Kelley on cross in Dimora corruption trial: 'I get $4,000 a month on disability'

AKRON, Ohio - J. Kevin Kelley continued to look frequently at the jurors when he answered questions in full sentences on  cross examination at federal court, as his mental disabilities and payment from the state each month came into the spotlight.

Jimmy Dimora's defense attorney, Andrea Whitaker, jumped around in cross after the lunch break, and tried to poke holes in Kelley's credibility. One example is when Whitaker questioned Kelley about how many poker parties he went to with Dimora at the Stonebridge condo. Kelley answered up to a dozen times.

In later questioning, Kelley said, "A couple times a week in winter when the pool at Dimora's house wasn't open."

"But if you played a couple of times a week – we'd be talking about a couple hundred times right?" Whitaker said.

It appeared the defense was portraying Kelley as confused in his memory on a number of issues.

In the cross examination by co-defendant Michael Gabor's attorney, Kelley was asked to recount his story about the alleged bribe money for a judge.

Lief Christman questioned Kelley's account of the gun, the ceiling and the cash, allegedly tied to Gabor's divorce.

Kelley testified Gabor gave him $10,000 to give to Mark Dottore, who was assigned receivership trustee cases by Judge James Celebrezze. The alleged scheme was to get the judge to release a restraining order on the sale of Gabor's family deli, and rule in favor of Gabor in his divorce.

When Kelley said he gave the envelope of cash to Dottore, Kelley testified, "He said, ‘I'll talk to the judge and get it taken care of.'"

But, Celebrezze removed himself from the case after Gabor had given Kelley the $10,000 for the alleged bribe. Kelley testified Gabor thought Kelley kept the money for himself, so Kelley tried to get the money back from Dottore.

Kelley said Dottore stood on his desk, moved a ceiling panel, took out a gun and $5,000 cash, put back the gun, gave Kelley the $5,000 cash.

"He said that was all the money he had," Kelley testified. Kelley went on to say he started making payments to Gabor so that their friendship would be not affected.

Christman pointed out Kelley "didn't mention Gabor of being in a bribe with a judge" until his fifth meeting with FBI agents. Kelley could not recall, and eventually said, "I don't know."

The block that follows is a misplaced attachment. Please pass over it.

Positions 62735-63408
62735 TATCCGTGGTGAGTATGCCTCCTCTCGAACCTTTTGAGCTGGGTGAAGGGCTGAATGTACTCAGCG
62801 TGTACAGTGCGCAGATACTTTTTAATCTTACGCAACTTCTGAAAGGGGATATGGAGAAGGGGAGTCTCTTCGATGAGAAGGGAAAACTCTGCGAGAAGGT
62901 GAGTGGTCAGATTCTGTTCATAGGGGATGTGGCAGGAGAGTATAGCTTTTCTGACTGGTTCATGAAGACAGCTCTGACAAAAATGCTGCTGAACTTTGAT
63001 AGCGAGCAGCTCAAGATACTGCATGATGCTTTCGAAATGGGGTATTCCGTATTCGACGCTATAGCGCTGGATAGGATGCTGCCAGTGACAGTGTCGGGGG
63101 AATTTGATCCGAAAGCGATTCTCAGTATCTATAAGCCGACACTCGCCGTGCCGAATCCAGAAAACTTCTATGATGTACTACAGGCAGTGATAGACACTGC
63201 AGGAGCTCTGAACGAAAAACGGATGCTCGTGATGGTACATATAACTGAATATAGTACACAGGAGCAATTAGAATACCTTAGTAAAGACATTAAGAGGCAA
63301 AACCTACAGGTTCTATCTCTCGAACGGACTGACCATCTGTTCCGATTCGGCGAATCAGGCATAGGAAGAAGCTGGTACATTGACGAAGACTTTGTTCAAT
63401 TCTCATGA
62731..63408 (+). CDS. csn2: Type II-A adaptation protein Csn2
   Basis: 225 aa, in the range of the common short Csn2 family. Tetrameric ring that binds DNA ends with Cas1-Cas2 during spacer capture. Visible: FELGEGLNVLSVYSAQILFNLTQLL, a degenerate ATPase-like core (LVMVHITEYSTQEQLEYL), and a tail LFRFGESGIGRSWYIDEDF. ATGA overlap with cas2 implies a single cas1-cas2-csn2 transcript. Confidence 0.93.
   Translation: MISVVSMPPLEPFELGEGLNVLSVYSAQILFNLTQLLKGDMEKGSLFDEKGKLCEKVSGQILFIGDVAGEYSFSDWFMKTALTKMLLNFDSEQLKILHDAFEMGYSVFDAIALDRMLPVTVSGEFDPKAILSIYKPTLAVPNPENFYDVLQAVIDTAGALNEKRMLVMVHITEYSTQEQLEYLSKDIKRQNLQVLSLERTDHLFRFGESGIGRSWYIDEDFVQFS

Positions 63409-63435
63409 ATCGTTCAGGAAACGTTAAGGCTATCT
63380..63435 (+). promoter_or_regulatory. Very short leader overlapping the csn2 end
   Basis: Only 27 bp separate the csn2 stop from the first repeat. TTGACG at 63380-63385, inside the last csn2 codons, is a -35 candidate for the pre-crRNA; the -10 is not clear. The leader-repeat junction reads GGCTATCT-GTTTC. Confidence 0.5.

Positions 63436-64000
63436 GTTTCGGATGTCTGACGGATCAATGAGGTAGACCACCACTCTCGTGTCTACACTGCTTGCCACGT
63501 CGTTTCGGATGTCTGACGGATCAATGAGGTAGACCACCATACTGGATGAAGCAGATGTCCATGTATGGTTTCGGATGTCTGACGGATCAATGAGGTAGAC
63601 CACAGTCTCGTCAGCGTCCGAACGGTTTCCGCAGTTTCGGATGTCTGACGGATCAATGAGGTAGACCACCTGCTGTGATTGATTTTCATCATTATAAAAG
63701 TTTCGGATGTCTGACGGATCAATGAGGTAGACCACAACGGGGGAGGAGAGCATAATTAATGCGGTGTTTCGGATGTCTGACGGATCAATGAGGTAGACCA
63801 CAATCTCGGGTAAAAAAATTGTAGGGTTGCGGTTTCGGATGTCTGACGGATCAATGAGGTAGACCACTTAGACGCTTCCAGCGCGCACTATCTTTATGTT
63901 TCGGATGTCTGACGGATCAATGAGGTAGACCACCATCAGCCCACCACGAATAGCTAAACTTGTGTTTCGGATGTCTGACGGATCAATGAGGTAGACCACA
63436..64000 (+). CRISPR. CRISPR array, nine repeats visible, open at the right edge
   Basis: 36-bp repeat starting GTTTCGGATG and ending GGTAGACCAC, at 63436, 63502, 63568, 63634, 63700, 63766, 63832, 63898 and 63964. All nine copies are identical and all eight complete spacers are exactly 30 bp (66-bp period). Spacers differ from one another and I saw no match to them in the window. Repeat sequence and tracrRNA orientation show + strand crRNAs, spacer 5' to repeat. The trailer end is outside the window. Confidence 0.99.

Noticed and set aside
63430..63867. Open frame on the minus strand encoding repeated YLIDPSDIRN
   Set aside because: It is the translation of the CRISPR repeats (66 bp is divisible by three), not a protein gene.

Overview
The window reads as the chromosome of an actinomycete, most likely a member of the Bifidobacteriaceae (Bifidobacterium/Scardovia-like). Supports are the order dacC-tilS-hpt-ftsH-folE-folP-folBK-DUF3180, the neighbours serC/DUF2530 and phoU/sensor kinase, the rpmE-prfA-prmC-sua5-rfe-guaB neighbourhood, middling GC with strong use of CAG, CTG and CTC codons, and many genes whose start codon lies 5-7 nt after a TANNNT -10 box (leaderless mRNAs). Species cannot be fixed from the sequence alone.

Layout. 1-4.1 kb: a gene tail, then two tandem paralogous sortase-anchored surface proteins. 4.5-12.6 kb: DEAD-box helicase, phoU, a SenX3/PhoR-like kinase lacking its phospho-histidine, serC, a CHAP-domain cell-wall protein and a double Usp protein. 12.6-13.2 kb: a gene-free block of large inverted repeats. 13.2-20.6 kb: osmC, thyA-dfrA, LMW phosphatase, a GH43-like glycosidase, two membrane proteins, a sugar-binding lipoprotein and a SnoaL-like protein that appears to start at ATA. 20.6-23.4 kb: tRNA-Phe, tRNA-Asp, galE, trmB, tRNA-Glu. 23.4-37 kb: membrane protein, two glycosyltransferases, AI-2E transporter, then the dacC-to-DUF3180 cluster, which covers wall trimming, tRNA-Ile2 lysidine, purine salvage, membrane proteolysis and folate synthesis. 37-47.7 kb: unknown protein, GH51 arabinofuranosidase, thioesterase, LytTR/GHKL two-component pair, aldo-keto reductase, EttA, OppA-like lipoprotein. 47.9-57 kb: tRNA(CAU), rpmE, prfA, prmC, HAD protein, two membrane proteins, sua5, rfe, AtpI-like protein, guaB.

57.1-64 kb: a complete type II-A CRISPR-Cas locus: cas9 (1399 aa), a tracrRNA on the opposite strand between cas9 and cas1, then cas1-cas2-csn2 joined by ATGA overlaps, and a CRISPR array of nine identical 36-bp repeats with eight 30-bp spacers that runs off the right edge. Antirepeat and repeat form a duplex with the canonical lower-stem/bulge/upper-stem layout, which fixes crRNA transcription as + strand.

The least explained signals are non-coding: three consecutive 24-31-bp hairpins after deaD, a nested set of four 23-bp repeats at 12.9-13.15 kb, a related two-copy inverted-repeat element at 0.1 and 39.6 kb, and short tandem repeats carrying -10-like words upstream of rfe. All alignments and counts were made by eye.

"Would you like me to show you your statement to the FBI?" Christman said.

Dottore has never been charged in the case. Celebrezze was never charged in the federal conspiracy and has said he never was offered or took any bribes. 

Christman pointed out that during the time of the alleged bribe, Kelley was "suffering from untreated bipolar disorder… with hallucinations."

Kelley agreed and answered, "I would be in my basement sleeping – trying to sleep – and would wake up occasionally hearing things."

Christman talked about the nature of Kelley's friendship with Gabor, Dimora and others before the FBI raids.

"When you described drinking and joking around at the pool, the conversations and the words that were said were not to be taken literally?"

"Sometimes there were comments made in a joking way, but some were really truthful," Kelley said.

Christman's implication was that the wiretaps before the FBI raids, played over the last several weeks for the jury, were simply an example of friends having fun, and not being serious.

"When you were approached by the FBI, you knew you'd done a lot of things wrong," Christman said. Yet Christman said Kelley still worked for the county for nearly a year after the raid, making around $10,000 a month. And, it was during that time Kelley worked to get on mental disability.

Christman asked how much his disability payment is each month, and Kelley answered, "about $4,000 a month. It's based on the amount you make, and the years you served."

Kelley was referring to the Ohio Public Employees Retirement System, also known as OPERS. The disability payment he receives is calculated using what he earned in years of service with Cuyahoga County. When Kelley resigned from the engineer's office, he made more than $140,000, but he also held other public service positions in the years before that. Kelley also resigned from the Parma Schools board because of the corruption investigation.

Kelley admits he took thousands of dollars in bribes and kickbacks.

Cross examination of Kelley was continuing mid-afternoon Friday.

Gabor and Dimora say they are innocent of all federal charges.

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